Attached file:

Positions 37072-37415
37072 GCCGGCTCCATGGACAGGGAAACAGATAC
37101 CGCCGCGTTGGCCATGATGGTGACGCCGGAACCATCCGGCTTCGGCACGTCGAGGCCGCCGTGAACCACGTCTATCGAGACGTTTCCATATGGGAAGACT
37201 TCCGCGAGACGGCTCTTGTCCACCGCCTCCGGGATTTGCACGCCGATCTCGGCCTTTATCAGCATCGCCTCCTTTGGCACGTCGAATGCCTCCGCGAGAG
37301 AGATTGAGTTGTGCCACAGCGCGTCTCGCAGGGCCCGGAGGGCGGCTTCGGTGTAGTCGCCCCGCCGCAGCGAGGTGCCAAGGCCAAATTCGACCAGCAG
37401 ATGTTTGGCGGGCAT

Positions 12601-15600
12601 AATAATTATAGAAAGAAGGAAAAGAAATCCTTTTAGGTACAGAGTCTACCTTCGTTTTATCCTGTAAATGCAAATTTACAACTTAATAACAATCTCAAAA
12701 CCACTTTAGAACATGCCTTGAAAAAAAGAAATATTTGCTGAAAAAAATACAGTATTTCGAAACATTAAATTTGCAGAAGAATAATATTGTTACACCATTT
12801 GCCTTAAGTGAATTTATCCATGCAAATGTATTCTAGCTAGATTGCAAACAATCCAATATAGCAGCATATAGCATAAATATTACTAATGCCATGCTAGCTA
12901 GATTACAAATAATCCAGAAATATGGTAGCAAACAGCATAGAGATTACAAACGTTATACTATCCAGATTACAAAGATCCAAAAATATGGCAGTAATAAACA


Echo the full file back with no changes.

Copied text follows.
Positions 37072-37415
37072 GCCGGCTCCATGGACAGGGAAACAGATAC
37101 CGCCGCGTTGGCCATGATGGTGACGCCGGAACCATCCGGCTTCGGCACGTCGAGGCCGCCGTGAACCACGTCTATCGAGACGTTTCCATATGGGAAGACT
37201 TCCGCGAGACGGCTCTTGTCCACCGCCTCCGGGATTTGCACGCCGATCTCGGCCTTTATCAGCATCGCCTCCTTTGGCACGTCGAATGCCTCCGCGAGAG
37301 AGATTGAGTTGTGCCACAGCGCGTCTCGCAGGGCCCGGAGGGCGGCTTCGGTGTAGTCGCCCCGCCGCAGCGAGGTGCCAAGGCCAAATTCGACCAGCAG
37401 ATGTTTGGCGGGCAT

Positions 12601-15600
12601 AATAATTATAGAAAGAAGGAAAAGAAATCCTTTTAGGTACAGAGTCTACCTTCGTTTTATCCTGTAAATGCAAATTTACAACTTAATAACAATCTCAAAA
12701 CCACTTTAGAACATGCCTTGAAAAAAAGAAATATTTGCTGAAAAAAATACAGTATTTCGAAACATTAAATTTGCAGAAGAATAATATTGTTACACCATTT
12801 GCCTTAAGTGAATTTATCCATGCAAATGTATTCTAGCTAGATTGCAAACAATCCAATATAGCAGCATATAGCATAAATATTACTAATGCCATGCTAGCTA
12901 GATTACAAATAATCCAGAAATATGGTAGCAAACAGCATAGAGATTACAAACGTTATACTATCCAGATTACAAAGATCCAAAAATATGGCAGTAATAAACA